According to Air Transport Intelligence (sub. required) there definitely will be a westbound fuel stop, undetermined where it will be at this point, for the reasons everyone here already speculated about…can’t load up enough gas for a takeoff on that runway. Eastbound won’t have a stop.

Bold move…but the stop is definitely going to add 45 minutes to the flight. Not sure how that’s going to fly with pax

QRC
Guest
Full article copy/pasted below BA all-business flights to include westbound fuel stop Max Kingsley-Jones, London (01Feb08, 14:13 GMT, 333 words) British Airways will include a westbound refuelling stop as part of its new all-business Airbus A318 transatlantic service from London City next year. It has yet to decide where the stop will be on the New York-bound service. Eastbound flights will be non-stop. The airline today revealed it had placed its first A318 order, with a deal for two aircraft for delivery in 2009. The aircraft will be powered by CFM International CFM56 engines. Nominally a 100-seat aircraft, the A318… Read more »
Oliver
Guest

Why not just ferry passengers from the London/City airport to Heathrow via helicopter and have them board a “real” aircraft :)

Nick Barnard
Member

Oliver,
They’re trying to give people the convenience of not having to switch aircraft. I’m sure if they could they’d refuel in midair.. Hmm.. maybe Boeing and Airbus will offer that as an option on their 737/A320 replacements…

trackback

[…] family, and the biggest plane legally permitted to depart from London-City. The Cranky Flier has a nice post on the logistics of the proposed service. But jeez, it looks like my sarcastic comments from April […]

Bernardo Carvalho
Guest

It’s perfectly doable. Santos Dumont airport in Rio de Janeiro, Brazil ( http://en.wikipedia.org/wiki/Santos_Dumont_Airport ) has a shorter runway and handles dozens of A318 and 737s shuttles to São Paulo every day.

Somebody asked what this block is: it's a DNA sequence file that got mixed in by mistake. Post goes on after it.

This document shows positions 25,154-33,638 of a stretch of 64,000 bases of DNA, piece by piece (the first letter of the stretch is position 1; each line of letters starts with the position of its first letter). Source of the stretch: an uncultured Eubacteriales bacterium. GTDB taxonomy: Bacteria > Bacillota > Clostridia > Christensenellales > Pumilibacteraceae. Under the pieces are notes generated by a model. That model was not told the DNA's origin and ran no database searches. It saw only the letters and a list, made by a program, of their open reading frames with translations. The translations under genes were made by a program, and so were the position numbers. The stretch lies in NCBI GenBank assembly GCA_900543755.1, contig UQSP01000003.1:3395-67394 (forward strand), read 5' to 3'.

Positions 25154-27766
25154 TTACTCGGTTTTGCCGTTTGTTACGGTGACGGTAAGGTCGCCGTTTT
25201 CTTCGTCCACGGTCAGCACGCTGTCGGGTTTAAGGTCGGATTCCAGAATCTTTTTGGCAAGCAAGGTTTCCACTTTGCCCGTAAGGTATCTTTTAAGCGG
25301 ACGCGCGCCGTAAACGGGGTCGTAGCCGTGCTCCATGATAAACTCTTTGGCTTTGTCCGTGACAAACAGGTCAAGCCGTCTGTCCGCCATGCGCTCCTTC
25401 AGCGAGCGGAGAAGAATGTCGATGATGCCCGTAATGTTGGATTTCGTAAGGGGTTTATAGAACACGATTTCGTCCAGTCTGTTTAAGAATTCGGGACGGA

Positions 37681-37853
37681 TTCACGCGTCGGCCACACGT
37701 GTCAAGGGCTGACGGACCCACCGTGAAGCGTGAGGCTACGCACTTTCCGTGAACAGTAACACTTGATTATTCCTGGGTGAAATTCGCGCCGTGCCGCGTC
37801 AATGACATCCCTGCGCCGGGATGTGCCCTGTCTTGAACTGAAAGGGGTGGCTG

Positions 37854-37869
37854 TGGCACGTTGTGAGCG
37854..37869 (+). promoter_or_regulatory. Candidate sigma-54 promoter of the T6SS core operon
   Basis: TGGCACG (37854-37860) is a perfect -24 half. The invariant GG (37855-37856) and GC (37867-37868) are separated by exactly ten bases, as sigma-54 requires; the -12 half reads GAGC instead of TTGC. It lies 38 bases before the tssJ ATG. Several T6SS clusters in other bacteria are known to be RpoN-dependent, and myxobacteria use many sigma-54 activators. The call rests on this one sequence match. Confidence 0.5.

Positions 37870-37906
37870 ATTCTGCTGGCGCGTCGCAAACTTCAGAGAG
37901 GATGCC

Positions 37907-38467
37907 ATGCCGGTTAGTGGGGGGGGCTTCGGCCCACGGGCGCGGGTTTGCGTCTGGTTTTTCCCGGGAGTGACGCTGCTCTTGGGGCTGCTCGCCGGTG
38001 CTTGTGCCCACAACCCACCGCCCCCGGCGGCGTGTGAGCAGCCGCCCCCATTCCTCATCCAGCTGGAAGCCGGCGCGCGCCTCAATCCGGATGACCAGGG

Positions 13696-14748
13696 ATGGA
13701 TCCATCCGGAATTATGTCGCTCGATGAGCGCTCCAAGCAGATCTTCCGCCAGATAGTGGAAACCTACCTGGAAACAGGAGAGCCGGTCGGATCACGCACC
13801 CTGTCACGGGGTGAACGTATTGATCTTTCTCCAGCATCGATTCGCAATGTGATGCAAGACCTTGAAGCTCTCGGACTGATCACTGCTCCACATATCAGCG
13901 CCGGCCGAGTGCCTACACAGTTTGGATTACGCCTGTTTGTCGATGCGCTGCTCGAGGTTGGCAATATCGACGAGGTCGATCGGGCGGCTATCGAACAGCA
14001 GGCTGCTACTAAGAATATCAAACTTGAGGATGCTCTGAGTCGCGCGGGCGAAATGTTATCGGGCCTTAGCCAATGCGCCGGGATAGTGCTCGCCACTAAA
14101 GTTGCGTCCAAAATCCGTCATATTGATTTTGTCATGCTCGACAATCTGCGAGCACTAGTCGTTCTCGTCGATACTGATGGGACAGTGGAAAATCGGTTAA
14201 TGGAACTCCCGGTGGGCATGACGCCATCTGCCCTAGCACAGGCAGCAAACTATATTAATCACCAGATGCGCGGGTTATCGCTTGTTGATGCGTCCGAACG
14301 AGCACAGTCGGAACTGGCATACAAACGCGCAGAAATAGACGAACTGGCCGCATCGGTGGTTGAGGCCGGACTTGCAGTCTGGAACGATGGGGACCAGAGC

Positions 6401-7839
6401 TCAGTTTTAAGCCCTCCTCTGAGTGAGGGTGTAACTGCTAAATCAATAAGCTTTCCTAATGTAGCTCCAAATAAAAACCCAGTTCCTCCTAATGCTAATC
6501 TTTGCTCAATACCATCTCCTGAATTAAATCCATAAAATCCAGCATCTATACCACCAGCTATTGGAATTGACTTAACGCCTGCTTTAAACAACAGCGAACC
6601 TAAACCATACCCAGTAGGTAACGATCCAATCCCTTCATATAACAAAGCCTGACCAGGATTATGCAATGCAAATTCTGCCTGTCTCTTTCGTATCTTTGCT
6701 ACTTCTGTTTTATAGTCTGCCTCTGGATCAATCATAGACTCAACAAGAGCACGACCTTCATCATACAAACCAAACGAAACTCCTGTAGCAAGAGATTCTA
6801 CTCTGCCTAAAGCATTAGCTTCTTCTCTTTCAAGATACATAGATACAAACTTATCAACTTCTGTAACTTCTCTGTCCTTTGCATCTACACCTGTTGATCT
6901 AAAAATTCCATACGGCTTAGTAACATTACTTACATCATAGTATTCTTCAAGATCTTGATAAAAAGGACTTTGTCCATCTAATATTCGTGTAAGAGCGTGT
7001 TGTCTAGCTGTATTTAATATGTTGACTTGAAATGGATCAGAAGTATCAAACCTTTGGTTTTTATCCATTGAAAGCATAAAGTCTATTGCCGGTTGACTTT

newkidtown
Member

@Bernardo: SDU-GRU is only 185 nautical miles — LCY-NYC is some 20 times as long! For such a short distance you only need little fuel. LCY’s runway is at least 500 ft shorter than the minimum runway length for the maximum take off weight. The 318 needs to be full in fuel (maximum take off weight) in order to make it non-stop to NY.

Bernardo Carvalho
Guest

@Andy – good point. You can tell I’m not in this line of business :-)

Tony Huang
Guest

If the westbound can make it to Halifax, they should try to clear customs there. Then, they could fly into LGA.

trackback

[…] back in February when BA announced it would start flights from London/City Airports very short runway to New York? And remember when I suggested that BA might be able to stop in Ireland where they allow US […]

independent travel
Guest
Making a dummy booking on the BA website reveals the following – Customs will be cleared in Shannon, and the checkin time at LCY is 20 minutes (not 15, but still very good) … Stopover at Shannon •The London City to New York (JFK) flight will stop to refuel at Ireland’s Shannon airport. •Passengers must clear U.S. Customs and Immigration at Shannon.* •This is expected to take 45 minutes. •On arrival at JFK airport, passengers will bypass passport control.* •The New York (JFK) to London City flight is non-stop. * US Immigration and Customs clearance at Shannon may not always… Read more »